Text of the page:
You also mentioned the sales staff. We have offered a course in broadcast sales for the past thirty years and I have tried to get stations to send their new AE's to the school for training in how to interact with clients. We have seen no response and we continue to see high turnover in these jobs because they do not know how to sell to businesses. The new blood comes in, without doing any research and tells the local merchant their ratings, the merchant doesn't care, they try to offer the special, which has higher rates then the last time the merchant bought, again the merchant doesn't care, they offer free streaming, the merchant really doesn't care. Why? Because the AE doesn't know what they are talking about or to whom they are talking. When you own your own business and have owned it for ten years or more, you don't want some fresh face out of college who only wants to own a porsche, calling you Jim, or Jack or Bill when your name should be Mr. xxxx. Get it. They don't. Training how to sell is important if you want to grow. Apparently radio has forgotten that.

Bill Butler
Columbia School of Broadcasting

Bill Sepmeier

For local content believers, there's good news.

Clear Channel has reportedly purchased some 400 remote control systems, which it will monitor from an operations center in Cincinnati. (The National Supervisory Network source code was owned by Jacor when CC bought it in 1997, not that there's hardware around today, 12 years later, that would run it...)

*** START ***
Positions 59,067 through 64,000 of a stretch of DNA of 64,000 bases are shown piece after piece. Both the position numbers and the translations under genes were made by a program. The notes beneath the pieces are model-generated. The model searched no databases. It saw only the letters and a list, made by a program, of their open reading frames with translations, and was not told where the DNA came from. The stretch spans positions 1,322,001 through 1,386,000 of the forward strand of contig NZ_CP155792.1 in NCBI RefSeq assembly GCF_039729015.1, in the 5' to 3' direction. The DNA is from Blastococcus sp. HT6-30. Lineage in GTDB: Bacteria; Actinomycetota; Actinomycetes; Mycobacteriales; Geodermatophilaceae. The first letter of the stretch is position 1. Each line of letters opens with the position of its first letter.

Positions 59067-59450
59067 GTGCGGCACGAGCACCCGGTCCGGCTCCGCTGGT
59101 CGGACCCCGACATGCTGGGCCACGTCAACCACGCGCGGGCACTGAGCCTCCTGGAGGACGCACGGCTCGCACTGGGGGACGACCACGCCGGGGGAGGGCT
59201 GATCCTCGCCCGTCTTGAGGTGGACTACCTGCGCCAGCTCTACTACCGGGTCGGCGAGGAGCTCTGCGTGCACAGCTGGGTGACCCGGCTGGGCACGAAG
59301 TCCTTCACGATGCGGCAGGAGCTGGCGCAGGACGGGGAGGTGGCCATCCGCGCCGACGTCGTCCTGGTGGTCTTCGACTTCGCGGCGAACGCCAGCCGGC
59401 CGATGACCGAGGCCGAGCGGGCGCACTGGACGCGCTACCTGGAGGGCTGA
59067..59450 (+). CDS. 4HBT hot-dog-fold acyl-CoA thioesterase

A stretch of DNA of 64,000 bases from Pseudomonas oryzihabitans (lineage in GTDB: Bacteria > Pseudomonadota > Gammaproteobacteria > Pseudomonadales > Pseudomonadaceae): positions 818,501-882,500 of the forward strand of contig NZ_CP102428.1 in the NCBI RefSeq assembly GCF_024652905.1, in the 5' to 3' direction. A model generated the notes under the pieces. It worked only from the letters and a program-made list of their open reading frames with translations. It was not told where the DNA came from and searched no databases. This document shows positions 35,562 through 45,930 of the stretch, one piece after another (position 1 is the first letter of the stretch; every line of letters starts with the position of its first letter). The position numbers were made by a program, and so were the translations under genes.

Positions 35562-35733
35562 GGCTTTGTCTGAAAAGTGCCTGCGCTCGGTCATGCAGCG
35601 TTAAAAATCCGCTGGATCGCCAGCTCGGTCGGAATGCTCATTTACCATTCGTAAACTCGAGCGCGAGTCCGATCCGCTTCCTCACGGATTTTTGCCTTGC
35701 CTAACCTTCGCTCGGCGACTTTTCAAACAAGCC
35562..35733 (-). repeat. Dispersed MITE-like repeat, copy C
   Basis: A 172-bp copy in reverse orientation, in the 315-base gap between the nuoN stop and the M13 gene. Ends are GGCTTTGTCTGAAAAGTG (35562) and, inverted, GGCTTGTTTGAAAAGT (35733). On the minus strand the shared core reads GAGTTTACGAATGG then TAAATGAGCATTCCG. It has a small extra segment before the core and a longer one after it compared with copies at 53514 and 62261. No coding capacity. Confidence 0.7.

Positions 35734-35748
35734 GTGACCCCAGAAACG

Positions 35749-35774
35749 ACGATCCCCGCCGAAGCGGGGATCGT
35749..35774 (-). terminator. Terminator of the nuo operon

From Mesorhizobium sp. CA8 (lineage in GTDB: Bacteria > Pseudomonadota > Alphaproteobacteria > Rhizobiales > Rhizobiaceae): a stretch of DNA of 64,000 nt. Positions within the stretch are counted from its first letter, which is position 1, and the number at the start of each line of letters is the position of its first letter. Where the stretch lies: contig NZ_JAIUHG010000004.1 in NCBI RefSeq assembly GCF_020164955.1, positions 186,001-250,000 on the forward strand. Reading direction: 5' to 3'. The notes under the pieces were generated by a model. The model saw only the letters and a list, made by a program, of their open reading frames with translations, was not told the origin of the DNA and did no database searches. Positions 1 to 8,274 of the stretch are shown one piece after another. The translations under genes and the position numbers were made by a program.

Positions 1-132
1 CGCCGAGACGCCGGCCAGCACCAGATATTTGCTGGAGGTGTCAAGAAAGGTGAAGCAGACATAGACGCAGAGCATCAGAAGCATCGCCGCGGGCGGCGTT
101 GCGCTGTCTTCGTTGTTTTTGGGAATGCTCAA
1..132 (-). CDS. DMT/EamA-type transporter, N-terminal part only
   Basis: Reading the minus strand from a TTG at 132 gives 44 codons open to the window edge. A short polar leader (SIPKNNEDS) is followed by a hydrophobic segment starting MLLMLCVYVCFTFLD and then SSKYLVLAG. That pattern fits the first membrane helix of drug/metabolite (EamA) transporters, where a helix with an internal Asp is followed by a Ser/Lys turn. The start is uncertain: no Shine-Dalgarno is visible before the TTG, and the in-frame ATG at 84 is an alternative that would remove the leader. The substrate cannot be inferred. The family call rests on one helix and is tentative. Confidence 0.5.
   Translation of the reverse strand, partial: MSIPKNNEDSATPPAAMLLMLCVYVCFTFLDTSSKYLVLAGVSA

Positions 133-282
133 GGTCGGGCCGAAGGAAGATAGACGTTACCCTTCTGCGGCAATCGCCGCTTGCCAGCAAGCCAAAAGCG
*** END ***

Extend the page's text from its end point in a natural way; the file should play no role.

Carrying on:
If CC's hedge fund management is going to sat-feed 400 stations/markets and centrally monitor and operate them, ala NSN, it would appear they've given up on radio and opted to establish a "terrestrial XM/Sirius" business model to further cut costs.

If this rumor is fact - then this should represent the far point in the "radio is a computer" pendulum's arc...

Art Morris

Local! Local! Local! How many times can we stay it? And, why are so few at the highest levels listening?
I feel like I'm screaming in an empty room. I've been carrying the localism banner for many years, and everybody that actually WORKS in radio knows its true.